Europe's Venus Express mission successfully blasted off from the Baikonur Cosmodrome in Kazakhstan in the small hours of this morning. Mission controllers received a signal from the craft some 90 minutes after launch, confirming that all was well.
It will spend the next five months en route to our sister planet where it will study the atmosphere and planetary surface for clues about Venus' past. Scientists hope that some of the data might illuminate the mechanics of climate change more fully, and help us to understand weather systems on our own planet.
"With Venus Express, we fully intend to demonstrate yet again that studying the planets is of vital importance for life here on Earth," said Jean Jacques Dordain, ESA's director general.
"To understand climate change on Earth and all the contributing factors, we cannot make do with solely observing our own planet. We need to decipher the mechanics of the planetary atmosphere in general terms."
The next big challenge for Venus Express will come just as it arrives at the planet, when the engines will need to wake up to complete a long, sustained braking burn to slot the craft into its orbit.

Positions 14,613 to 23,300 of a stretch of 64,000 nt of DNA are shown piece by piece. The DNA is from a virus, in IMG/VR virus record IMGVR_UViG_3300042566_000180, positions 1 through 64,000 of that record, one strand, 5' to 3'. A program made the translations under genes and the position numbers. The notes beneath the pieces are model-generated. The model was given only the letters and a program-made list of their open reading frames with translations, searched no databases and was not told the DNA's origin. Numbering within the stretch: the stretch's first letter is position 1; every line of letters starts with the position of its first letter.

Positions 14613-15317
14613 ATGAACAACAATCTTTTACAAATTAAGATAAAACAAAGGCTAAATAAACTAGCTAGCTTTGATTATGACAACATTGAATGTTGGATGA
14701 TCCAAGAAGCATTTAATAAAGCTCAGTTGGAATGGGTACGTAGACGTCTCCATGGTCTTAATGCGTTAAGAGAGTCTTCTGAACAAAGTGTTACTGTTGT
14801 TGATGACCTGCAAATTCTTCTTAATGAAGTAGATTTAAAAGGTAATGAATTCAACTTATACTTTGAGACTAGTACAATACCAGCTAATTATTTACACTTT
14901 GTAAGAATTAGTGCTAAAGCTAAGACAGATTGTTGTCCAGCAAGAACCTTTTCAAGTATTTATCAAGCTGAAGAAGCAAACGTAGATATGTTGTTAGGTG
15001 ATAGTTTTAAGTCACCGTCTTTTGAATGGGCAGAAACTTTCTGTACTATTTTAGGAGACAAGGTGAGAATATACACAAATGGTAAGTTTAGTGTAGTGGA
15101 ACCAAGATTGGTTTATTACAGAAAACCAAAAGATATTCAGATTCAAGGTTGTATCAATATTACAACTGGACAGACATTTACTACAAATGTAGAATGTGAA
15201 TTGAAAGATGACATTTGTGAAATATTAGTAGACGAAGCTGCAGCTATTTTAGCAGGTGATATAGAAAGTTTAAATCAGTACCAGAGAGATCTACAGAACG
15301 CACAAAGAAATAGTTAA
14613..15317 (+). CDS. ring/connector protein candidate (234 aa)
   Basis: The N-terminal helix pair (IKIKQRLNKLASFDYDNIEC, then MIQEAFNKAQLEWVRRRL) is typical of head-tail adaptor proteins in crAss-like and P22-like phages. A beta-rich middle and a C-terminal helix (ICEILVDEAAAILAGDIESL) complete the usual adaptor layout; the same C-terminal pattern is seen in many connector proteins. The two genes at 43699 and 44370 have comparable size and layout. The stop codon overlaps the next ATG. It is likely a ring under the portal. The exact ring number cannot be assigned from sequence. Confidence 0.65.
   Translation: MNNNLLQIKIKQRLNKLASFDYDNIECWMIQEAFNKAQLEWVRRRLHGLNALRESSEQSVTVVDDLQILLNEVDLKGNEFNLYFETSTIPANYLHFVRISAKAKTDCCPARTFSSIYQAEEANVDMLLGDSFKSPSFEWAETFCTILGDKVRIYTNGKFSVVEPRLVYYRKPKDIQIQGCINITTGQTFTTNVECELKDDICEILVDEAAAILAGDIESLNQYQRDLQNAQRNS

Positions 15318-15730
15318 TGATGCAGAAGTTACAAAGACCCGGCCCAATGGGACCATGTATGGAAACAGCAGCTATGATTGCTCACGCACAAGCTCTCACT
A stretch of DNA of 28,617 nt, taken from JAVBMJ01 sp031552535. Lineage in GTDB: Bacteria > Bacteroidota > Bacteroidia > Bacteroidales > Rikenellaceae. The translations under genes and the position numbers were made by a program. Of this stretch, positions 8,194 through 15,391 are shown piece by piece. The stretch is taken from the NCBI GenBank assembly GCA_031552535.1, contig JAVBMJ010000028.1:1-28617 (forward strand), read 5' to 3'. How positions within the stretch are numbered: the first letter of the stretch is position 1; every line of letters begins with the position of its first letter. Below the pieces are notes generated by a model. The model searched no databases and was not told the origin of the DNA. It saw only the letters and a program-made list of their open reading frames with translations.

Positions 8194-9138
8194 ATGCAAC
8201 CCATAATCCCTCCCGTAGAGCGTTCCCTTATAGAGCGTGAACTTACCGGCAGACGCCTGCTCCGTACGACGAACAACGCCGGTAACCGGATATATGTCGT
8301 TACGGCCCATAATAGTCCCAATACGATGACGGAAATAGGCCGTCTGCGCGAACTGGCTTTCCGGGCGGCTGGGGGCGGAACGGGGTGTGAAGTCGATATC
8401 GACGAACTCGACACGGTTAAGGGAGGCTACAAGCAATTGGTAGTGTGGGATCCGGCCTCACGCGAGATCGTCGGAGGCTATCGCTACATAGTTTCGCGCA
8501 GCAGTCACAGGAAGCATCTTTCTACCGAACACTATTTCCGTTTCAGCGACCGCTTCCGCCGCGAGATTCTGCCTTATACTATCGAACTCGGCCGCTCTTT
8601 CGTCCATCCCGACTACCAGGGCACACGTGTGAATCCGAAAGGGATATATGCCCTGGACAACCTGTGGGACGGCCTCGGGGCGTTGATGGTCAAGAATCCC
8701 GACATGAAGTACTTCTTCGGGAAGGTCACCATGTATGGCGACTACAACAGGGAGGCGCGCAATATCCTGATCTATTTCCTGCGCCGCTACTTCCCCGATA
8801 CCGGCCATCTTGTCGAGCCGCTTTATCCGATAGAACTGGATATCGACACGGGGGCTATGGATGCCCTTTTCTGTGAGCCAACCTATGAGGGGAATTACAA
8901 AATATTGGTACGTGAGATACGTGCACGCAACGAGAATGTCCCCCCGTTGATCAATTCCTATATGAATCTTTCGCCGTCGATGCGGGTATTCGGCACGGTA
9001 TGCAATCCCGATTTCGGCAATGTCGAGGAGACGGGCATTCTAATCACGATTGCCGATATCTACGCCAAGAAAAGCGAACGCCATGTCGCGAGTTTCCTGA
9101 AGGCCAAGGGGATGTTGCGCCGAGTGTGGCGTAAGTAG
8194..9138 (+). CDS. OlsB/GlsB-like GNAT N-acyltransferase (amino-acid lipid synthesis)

Although the Venus Express craft is based on the same design as the Mars Express mission, and carries many similar experiments, the Venusian Gravity is much greater than that of Mars, meaning the braking will have to be more severe.
When Venus Express arrives at its destination in April 2006 it will drop into an elliptical polar orbit. At perigee (the closest approach to the planet) it will orbit a mere 250km above the planet's surface, while its apogee (furthest away) will take it to a distance of some 66,000km.
Its job will be to peer through the dense cloudy atmosphere and gather data that will help scientists unravel some of the unusual phenomena observed in the Venusian clouds. It will also study the surface of the planet, looking for signs of geological activity. ®